Too Soon? Dentists Fear Checkups for Babies
Young children may dread going to the dentist – kicking and screaming their way into the chair – but in actuality, the roles are sometimes reversed. Many dentists are less than thrilled, for several reasons, about taking a drill to a tiny mouth.
Guidelines from the American Academy of Pediatric Dentistry recommend bringing babies for their first dental exam when they get their first tooth – but no later than their first birthday – to get a head start on preventing cavities and tooth decay. The “toothsayers” are the AAPD and the American Academy of Pediatrics, who called for earlier dental visits because of baby-bottle tooth decay. They claim that cavity-causing bacteria can live in babies’ bottles, especially if they’re drinking sugary fruit juice. Babies began getting a disease known as Early Childhood Caries (ECC).
One solution comes from public health agencies in San Francisco and Alameda Counties, where they’re launching training seminars to help dentists treat babies. Over the next three years, about 70 dentists will learn sensitivity and social skills to get better cooperation from their infant patients, while guiding parents on how to help guard them against tooth decay.
“Communicating directly with children during dental exams can help reduce their stress,” Ray Stewart, a pediatric dental professor at the University of California, San Francisco (UCSF), told CNN.
Stewart calms his anxious pediatric patients by involving them in his exam and sometimes even entertaining them. At a recent visit to UCSF’s Pediatric Dentistry Faculty Clinic, he handed an 18-month-old the dental mirror and asked him to show him where his mouth was, and then blew up a blue exam glove into a balloon.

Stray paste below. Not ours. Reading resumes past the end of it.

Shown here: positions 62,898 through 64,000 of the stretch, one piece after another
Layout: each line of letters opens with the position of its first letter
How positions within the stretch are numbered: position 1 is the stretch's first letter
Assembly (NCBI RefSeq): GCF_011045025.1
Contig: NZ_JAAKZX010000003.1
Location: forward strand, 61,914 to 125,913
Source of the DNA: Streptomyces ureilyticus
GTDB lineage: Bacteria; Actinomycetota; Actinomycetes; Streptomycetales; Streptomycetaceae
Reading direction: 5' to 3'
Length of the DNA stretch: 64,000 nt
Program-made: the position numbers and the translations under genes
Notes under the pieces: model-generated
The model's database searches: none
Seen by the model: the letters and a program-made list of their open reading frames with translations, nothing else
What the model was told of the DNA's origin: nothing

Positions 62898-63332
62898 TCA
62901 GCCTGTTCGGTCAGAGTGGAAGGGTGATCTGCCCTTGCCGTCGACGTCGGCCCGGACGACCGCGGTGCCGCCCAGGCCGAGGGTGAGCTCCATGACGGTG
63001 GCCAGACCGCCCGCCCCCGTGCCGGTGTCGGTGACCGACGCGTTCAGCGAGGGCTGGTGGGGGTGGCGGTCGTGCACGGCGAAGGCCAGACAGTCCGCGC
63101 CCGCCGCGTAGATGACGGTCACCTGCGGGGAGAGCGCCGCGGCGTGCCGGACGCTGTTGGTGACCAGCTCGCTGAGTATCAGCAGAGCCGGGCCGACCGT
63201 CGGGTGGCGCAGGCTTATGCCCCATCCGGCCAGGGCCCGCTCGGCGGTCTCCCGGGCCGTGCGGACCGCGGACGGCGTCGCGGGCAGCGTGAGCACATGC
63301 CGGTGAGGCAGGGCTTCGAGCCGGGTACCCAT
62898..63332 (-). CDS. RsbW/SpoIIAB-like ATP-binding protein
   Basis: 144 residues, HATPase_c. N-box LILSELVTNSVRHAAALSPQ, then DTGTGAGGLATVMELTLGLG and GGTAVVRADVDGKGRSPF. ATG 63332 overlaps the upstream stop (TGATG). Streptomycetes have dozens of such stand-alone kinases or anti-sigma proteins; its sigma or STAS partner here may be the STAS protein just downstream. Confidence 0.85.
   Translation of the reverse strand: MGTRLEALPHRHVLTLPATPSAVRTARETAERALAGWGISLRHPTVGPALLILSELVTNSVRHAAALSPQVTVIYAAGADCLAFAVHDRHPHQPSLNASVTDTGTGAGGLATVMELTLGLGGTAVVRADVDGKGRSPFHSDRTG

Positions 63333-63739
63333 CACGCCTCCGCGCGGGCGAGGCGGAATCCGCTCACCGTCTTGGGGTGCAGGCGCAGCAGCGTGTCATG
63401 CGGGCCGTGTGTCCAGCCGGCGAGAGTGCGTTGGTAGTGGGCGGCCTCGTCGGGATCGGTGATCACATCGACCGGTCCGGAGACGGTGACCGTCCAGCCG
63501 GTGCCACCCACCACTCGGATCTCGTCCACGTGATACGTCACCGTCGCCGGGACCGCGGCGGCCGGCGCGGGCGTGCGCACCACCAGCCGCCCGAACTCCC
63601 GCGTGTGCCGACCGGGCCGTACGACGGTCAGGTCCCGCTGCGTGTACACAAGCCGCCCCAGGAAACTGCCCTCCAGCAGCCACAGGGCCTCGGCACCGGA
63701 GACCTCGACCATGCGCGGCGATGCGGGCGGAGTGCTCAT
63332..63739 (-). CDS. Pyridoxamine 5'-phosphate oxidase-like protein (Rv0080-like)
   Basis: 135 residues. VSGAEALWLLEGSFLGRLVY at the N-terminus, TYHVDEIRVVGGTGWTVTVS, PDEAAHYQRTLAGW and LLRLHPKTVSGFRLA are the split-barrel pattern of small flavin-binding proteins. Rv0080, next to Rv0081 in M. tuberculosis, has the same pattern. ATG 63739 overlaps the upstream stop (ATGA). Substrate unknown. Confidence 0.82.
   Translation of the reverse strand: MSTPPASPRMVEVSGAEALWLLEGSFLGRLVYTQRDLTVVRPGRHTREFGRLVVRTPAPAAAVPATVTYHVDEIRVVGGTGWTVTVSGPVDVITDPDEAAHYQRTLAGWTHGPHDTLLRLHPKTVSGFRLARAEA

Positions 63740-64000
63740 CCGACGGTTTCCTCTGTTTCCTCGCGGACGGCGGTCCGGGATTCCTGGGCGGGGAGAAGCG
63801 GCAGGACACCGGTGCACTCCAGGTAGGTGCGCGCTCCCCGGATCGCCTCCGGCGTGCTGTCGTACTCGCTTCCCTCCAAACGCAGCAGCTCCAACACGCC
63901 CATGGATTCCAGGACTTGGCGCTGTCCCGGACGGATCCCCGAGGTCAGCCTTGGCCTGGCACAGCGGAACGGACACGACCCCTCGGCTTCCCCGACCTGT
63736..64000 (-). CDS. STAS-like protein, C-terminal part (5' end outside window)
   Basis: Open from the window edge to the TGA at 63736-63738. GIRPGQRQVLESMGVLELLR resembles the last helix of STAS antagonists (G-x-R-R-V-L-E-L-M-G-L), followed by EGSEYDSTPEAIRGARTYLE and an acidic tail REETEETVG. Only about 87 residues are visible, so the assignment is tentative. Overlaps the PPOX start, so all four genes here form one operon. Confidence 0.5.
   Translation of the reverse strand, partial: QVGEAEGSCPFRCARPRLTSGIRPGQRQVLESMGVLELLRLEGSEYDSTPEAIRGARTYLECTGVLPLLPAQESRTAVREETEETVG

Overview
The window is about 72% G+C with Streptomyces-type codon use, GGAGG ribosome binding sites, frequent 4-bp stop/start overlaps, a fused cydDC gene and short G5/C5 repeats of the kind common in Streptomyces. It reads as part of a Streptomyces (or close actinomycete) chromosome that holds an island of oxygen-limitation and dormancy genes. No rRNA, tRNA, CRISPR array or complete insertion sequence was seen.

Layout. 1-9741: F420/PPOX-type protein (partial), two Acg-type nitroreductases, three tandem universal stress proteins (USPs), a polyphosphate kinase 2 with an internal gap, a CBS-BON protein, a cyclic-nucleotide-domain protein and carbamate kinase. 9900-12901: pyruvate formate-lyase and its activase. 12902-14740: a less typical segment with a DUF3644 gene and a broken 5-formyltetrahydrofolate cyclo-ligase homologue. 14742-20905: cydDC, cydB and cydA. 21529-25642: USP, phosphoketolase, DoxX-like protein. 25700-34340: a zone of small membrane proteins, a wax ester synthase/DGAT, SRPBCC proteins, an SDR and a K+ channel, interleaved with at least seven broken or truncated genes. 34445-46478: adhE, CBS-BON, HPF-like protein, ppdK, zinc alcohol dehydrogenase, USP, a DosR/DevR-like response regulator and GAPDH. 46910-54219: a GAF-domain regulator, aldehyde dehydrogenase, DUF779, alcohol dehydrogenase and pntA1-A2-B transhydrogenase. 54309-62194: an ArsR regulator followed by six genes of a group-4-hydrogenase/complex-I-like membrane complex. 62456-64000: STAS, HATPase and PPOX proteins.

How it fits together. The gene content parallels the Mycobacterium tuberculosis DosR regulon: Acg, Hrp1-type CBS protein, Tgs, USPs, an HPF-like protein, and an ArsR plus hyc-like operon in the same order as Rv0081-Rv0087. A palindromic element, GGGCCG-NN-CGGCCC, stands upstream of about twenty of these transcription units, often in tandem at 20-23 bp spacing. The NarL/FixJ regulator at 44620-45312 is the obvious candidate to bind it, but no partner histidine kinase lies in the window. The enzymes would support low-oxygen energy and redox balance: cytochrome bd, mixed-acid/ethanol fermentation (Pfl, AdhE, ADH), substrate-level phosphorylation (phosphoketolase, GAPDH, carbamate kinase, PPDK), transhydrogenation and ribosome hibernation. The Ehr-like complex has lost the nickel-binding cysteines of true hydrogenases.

The first dentist-treating-babies training session, funded by grants from Medi-Cal, is scheduled for early November in Alameda County. San Francisco will begin its training in January of 2018.
Another reason dentists frown upon exams of very young children is the almighty dollar.
“Reimbursements are below actual costs for many procedures,” according to Alicia Malaby, the spokeswoman for the California Dental Association.
Ironically, tobacco, which has been known to lead to poor oral health, has been flagged to help very young children of low-income families get the dental care they need. A portion of the revenue from California’s new tobacco tax will be earmarked to give dentists a 40 percent increase on top of the standard reimbursement for services to Denti-Cal patients. The visit will include oral exams of children aged 3 and under, a fluoride varnish if needed, a talk with parents about prevention, and a demonstration of how to brush their baby’s teeth.
Here’s what you and your child can expect on your first dental visit.